With 50% of workers reporting that they are sitting for most of the time that they’re at work, Safe Work Australia CEO Michelle Baxter has called on employers and workers to aim to reduce their time sitting at work.
Ms Baxter’s call follows the release of a review commissioned by Safe Work Australia and conducted by a team of experts at Curtin University, examining the consequences of sedentary work based on evidence from Australia and overseas. The report also suggests potential control options.
Hazards of prolonged sitting
The review shows that prolonged, continuous sitting time is associated with a range of health problems including musculoskeletal disorders, cardiovascular disease, diabetes, obesity, some cancers and premature mortality.
What is worse is that these health problems won’t go away easily! The health issues caused by prolonged sitting is said to remain even with vigorous daily exercise. This highlights that excessive sitting and physical inactivity are separate health hazards.
Negative health effects from prolonged sitting are due to insufficient movement and muscle activity, low energy expenditure and a lack of changes in posture, the report shows.
How to get active at work
Ms Baxter said the research shows that workers should aim to substitute sitting with standing or walking when possible.
“Sitting for longer than 30 minutes without a mini-break, and sitting all day at work is likely to be detrimental to health,” said Ms Baxter.
“Early evidence suggests occupational interventions targeting sitting reduction can substantially reduce occupational sitting, at least in office workplaces.”
So how can we reduce the health hazards associated with prolonged sitting?
Professor Leon Straker from Curtin University’s School of Physiotherapy and Exercise Science suggests using substitution and breaks to minimise the total time spent sitting.
“For some jobs there are simple ways to prevent prolonged occupational sitting, such as standing to read a document, having a standing or walking meeting, standing while talking on the phone, or walking to deliver a message to a colleague rather than emailing,” Professor Straker said.
The literature review, Sedentary Work: Evidence on an Emergent Work Health and Safety Issue, is available on the Safe Work Australia website.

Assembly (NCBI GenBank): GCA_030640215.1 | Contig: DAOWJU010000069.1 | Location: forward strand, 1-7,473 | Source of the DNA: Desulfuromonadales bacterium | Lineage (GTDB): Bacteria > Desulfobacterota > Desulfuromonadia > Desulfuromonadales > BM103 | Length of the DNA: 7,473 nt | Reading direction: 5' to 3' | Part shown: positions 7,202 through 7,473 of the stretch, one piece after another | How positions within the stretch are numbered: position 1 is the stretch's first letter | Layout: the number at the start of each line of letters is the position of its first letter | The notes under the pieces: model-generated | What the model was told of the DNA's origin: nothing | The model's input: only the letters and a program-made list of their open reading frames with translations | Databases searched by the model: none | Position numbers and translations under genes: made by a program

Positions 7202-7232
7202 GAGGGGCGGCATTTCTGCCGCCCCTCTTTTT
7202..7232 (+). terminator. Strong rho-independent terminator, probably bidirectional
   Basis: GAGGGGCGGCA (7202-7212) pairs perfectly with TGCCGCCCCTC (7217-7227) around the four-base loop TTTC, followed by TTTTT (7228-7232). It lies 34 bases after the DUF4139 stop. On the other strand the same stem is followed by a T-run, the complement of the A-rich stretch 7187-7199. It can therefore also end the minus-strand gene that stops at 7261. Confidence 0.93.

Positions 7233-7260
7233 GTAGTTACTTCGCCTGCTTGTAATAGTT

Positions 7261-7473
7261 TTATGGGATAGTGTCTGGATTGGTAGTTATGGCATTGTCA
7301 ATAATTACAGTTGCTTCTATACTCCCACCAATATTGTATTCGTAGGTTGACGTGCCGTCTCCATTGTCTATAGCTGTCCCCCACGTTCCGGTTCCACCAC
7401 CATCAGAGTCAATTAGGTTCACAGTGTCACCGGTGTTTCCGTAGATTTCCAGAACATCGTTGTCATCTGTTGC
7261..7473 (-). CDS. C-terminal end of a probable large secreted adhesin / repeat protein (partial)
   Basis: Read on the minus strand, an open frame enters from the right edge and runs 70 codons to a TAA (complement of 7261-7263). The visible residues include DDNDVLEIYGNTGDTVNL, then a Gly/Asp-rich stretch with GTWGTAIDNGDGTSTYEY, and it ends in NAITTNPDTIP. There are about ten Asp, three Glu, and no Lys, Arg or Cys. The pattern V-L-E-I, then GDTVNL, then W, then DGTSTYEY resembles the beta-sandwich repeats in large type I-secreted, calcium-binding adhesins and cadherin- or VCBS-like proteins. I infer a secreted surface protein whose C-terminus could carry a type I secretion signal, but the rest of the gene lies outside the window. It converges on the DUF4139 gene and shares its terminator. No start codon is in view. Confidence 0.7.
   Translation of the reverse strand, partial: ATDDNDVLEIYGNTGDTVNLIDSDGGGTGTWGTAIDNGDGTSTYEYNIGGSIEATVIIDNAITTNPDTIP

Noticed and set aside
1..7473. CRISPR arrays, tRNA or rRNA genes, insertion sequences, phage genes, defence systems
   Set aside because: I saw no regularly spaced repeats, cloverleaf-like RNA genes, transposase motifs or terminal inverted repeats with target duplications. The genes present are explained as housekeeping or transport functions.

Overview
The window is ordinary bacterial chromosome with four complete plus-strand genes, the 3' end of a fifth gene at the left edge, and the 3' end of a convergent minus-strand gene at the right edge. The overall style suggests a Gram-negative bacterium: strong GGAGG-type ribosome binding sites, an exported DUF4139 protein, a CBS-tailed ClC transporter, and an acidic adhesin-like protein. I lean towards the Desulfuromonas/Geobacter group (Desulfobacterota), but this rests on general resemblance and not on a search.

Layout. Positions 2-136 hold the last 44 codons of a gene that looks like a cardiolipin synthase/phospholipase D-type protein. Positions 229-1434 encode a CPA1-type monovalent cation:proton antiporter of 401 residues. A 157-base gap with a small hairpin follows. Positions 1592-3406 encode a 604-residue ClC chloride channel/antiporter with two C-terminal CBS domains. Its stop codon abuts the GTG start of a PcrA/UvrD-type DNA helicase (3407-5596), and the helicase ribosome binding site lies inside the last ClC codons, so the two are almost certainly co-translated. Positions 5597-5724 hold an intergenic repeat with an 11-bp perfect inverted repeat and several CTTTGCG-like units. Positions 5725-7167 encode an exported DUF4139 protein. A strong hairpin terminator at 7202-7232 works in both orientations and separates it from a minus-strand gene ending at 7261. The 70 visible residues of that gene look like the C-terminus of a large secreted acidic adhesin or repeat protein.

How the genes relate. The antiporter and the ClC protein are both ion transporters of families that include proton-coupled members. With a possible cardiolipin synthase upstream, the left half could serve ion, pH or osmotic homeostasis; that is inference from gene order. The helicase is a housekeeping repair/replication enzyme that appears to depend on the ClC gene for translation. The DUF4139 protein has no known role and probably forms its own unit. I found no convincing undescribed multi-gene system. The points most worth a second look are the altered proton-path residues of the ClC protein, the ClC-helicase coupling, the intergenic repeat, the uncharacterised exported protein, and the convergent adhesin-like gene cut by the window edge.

10 super easy tips to stay active at work
Here are some super easy tips from us at Andatech on how to stay healthier at work by moving more:
- Take a break after you finish a task
- Take the stairs or the longer route from the car to your office
- Don’t eat lunch at your desk – go out!
- Stretch for 3-4 minutes every hour
- Hold a walking meeting, or simply stand during meetings and presentations
- Walk to communicate instead of calling, emailing or texting
- Use the waste bin/printer/fax/copier furthest away from your desk
- Do upper body stretches while reading emails
- Walk to get more water and stay hydrated throughout the day
- Be sure to stretch your wrists, arms, and neck muscles after long hours of typing and mousing
Feel up for a challenge? Involve your colleagues or the entire company! Get pedometers for everyone and compete for the highest number of steps daily, organise group workouts, or start a company-wide initiative to get everyone active.
Staying healthy at work is important to improve workplace safety and health because a healthy workforce is also a safe workforce. A healthy workforce can create a positive environment, increase morale, improve employees’ work-life balance and in turn, positively impact your business.
Have a comment or more suggestions to share on improving workplace health and safety? Tell us in the comments section below!
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